Save the file and reboot the VM.

On reboot you should get the following displayed

Your MS-DOS VM will now only consume the CPU it needs.

Adding Support for CD-ROMs

By default MS-DOS does not come with CD-ROM support. However, this can be easily changed.

In the cdrom directory (which contains the contents of the cdrom.img file copied earlier) is a device driver for the CD ROM drive for VirtualBox. Copy this to the root of C: by entering

copy c:\cdrom\oakcdrom.sys c:\

Now edit config.sys so that it looks like the following screen-shot

Save the file and now edit autoexec.bat so that it looks like the following screen-shot

Here we have added the 3rd line from the bottom, the /L:D tells DOS to assign the drive letter D: to the CD ROM drive.

Save the file and reboot the VM.

On reboot you should get the following displayed

The 4th line down tells you that the MSCDEX has been loaded and the line below that tells you that the CD-ROM drive has been successfully assigned the letter D.

I would have liked to have added network support to MS-DOS using Microsoft Lanman so files could be shared between the guest VM and the host. However, whilst driver support exists for the network cards used in VirtualBox it has turned out to be far too complicated to set-up in VirtualBox. FreeDOS unlike MS-DOS offers network support as standard and I’ll endeavour to build a VirtualBox image with this version of DOS at a later date.

In the meantime, those of you desperate to use MS-DOS with networking should consider using VMWare as this provides better network card support for MS-DOS and there are a number of articles available on the internet on how to configure.

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20 thoughts on “Creating a MS-DOS Virtual PC under Virtualbox

  1. Good – thanks ! Finally someone that got me past the problem that msdos in virtualbox can’t access the shared folders. I was able to at least mount a folds are a ISO CD rom using what you presented. Thanks !!!!

  2. Thanx a lot for this tutorial !
    Even though I was able to install Dos 7.1 (CD), I couldn’t pass the floppy thing with this version… now I’m using it to run Win 3.11 on top of it:-)

  3. Hello:

    everything went smoothly (once I removed the UK things) but the capability I am desperate to use is a USB FlashDrive. Anychances of a continuation of the tutorial adding the capability of adding a USB drive?

    Thanks in advance.


    1. After a bit of research, it is possible to use a USB in MS-DOS!

      Follow the instructions in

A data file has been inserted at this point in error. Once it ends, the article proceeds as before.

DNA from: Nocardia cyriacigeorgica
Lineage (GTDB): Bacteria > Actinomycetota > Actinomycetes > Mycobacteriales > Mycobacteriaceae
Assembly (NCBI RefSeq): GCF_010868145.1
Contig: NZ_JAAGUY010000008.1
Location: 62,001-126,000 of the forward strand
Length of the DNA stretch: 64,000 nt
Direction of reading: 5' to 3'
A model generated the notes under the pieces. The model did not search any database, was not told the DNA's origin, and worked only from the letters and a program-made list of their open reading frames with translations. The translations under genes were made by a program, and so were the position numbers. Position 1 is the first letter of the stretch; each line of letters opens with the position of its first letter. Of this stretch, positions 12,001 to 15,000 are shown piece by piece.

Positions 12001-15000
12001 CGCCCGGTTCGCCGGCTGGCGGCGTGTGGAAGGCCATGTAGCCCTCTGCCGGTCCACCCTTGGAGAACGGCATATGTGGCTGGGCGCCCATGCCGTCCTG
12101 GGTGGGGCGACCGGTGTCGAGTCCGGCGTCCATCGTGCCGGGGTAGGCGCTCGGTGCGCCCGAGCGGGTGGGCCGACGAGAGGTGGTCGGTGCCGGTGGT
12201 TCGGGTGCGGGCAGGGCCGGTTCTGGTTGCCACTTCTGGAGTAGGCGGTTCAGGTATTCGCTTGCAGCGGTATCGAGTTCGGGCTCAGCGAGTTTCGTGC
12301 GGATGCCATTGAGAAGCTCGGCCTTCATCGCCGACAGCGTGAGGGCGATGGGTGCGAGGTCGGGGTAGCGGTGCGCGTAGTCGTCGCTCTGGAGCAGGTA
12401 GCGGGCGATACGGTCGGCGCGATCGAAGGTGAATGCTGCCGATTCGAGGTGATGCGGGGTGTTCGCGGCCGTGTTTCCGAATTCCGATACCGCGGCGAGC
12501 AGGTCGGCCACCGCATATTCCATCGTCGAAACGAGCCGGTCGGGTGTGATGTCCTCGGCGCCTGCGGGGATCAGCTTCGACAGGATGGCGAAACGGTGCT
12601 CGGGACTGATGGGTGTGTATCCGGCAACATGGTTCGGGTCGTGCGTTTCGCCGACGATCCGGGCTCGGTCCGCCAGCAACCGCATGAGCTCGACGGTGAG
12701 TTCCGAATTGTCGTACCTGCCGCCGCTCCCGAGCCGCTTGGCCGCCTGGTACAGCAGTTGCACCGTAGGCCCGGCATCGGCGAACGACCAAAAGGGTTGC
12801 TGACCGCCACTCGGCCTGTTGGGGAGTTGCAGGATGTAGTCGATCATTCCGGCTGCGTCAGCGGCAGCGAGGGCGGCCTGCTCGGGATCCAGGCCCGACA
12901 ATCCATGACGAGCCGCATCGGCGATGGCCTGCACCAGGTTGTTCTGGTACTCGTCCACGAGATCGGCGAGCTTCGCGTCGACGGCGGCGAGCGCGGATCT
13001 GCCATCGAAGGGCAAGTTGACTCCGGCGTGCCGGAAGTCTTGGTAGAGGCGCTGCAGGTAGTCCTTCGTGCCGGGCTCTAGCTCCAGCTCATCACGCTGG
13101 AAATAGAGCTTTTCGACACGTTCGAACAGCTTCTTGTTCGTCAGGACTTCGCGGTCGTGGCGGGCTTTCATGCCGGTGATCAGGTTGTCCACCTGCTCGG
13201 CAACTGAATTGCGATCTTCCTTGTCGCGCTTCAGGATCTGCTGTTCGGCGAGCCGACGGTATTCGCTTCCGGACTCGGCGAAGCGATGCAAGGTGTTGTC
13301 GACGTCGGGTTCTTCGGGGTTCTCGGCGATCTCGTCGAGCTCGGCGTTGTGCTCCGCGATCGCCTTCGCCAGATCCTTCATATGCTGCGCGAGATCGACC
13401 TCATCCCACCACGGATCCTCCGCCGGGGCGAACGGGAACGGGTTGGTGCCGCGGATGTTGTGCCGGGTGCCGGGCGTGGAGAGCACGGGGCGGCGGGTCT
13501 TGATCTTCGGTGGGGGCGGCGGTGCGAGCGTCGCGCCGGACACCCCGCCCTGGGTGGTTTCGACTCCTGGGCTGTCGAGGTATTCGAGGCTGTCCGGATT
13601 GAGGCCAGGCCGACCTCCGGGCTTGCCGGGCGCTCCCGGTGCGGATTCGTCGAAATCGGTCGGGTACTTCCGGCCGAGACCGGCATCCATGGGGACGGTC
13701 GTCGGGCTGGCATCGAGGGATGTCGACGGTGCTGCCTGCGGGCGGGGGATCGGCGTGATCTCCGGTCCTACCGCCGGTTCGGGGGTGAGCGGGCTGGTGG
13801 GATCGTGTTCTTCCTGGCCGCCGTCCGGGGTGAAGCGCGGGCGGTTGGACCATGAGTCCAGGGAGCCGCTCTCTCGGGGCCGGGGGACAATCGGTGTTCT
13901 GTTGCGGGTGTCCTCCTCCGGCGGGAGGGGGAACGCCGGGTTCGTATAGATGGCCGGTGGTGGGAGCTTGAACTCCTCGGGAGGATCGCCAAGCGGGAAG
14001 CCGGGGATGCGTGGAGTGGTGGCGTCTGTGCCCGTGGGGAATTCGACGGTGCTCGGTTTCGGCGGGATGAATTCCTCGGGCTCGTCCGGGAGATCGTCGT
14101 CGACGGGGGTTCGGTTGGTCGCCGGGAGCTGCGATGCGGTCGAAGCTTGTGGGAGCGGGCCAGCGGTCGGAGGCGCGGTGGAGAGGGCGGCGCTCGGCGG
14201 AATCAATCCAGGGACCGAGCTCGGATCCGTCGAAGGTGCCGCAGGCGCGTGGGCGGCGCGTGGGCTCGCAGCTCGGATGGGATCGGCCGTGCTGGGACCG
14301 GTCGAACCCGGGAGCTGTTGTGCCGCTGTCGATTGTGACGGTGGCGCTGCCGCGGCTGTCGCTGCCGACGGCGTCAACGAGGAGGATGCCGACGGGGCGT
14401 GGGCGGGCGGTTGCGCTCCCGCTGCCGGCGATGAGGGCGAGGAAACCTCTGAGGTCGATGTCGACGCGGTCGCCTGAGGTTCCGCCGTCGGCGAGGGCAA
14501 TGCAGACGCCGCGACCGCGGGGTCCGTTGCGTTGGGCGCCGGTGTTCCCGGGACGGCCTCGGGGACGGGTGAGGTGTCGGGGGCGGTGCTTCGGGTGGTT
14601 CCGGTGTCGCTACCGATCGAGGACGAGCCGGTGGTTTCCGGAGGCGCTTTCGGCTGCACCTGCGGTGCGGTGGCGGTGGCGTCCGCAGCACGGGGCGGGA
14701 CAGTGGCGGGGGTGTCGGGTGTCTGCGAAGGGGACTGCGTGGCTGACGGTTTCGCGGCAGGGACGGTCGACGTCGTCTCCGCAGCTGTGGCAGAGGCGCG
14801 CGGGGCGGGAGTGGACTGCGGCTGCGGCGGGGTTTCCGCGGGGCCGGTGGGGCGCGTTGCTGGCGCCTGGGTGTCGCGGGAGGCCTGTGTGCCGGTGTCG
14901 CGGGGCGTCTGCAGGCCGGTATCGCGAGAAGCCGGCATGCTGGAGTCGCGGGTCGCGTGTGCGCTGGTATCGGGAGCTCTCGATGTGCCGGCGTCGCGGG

Unless you can read Japanese (I don’t) the link to the Panasonic DOS drivers is not much use. However, this has been uploaded to by RayeR at

      I would have tested this myself, but at present I don’t have the time. Hence the absence of recent blog posts. However, I would be interested on hearing how you got on.

      Good luck!


      1. could not get the pany usb drivers to reliably work. even if it did detect the usb (a rare event) it would crash when trying to mount. perhaps if you have a pany drive it will work better

  4. my virtualbox running on puppy linux does not have floppy support. There’s no add button on the floppy tab, in the virtual media manager. And when you first-boot a new vm, when you pick boot media, it does not recognize img files, only CD’s. Is there a virtualbox extension for this, or some other way to add floppy support? thanks!

  5. hi!,I love your writing very a lot! share we be in contact extra about your article on AOL?
    I require a specialist in this area to resolve my problem.
    May be that’s you! Looking forward to see you.

  6. Thanks for a great article. By no means did I under it all! The VM seems to be exactly what I need, for three dos based programs. The big question is, will the VM run a CalComp DrawingBoard III digitizing board.

    1. if the board uses a serial port then yes, but if it uses USB then this is post MS-DOS so unless you have some software which will read a usb attached device and possibly provide usb dos drivers then no.

      you could look to using another version of dos like freedos or dump the virtualbox approach and use dosbox which does support usb devices

  7. Regarding network support… I’ve made some progress and hope someone here can advance me just a tad further…

    the 82540EM DOS/NDIS driver is available on Intel’s website. The correct driver is in the PRO1000\DOS subfolder, but it doesn’t include the .NIF file and isn’t in the MSLANMAN format. I got ahold of a file called 100ALM.EXE and extracted it, and duplicated the directory structure using the files from the PRO1000 folder. I also changed “e100” to “e1000” everywhere relevant.

    Using this folder during the MS LAN Manager install, it took the driver ok. When it reboots, it grabs an IP and acts as though it’s going to work… actually, it DOES work. I can PING my server… it just insists my password is wrong!

  8. Hi,
    I hope it’s not too obvious, but I simply cannot seem to get anywhere with Virtualbox in trying to create a VM for Windows 98, using my original (bootable) CD. The links to a download of FreeDOS are no use – they are for non PC users. I am using Windows 7 (it came pre-installed), and I need to run old Windows 98 (or earlier) stuff, with absolutely minimal effort. Compatibility mode simply does NOT work at all. The VM says It cannot boot from the CD, yet I had no such trouble creating a Windows Xp virtual machine. Please be clear in your instructions, my DOS days are about a million years ago!


    1. Windows 98 or 95 for that matter do not run on top of DOS in the same way as Windows 3.x did.

      Windows 98 installs ms-dos as part of its install. Full install instructions can be found on microsofts website

      I’m unsure what CD you have but you will need the boot floppy disks or floppy disk images (to mount) if you do not have a physical floppy disk drive. These can be downloaded from

      I hope this helps

  9. Thanks, I realised later that a boot floppy image was required, and downloaded one from, so I now have a working Windows 98 VM, though I have not yet got around to replacing the default display driver with a better one, so it’s limited to 640×480.

  10. If you are still intrested, I just made a MS-DOS 6.22 VirtualBox with network capabilities (i.e. I can telnet and ping outside, get the ip from my dhcp and so on), but I decided to left MS Client 3.0 out due to memory problems (I got it working and could see the servers but could not access them and gave up) and went to Packet Drive and mTCP instead. Thank you for all the info, especially the dosidle and cdrom driver!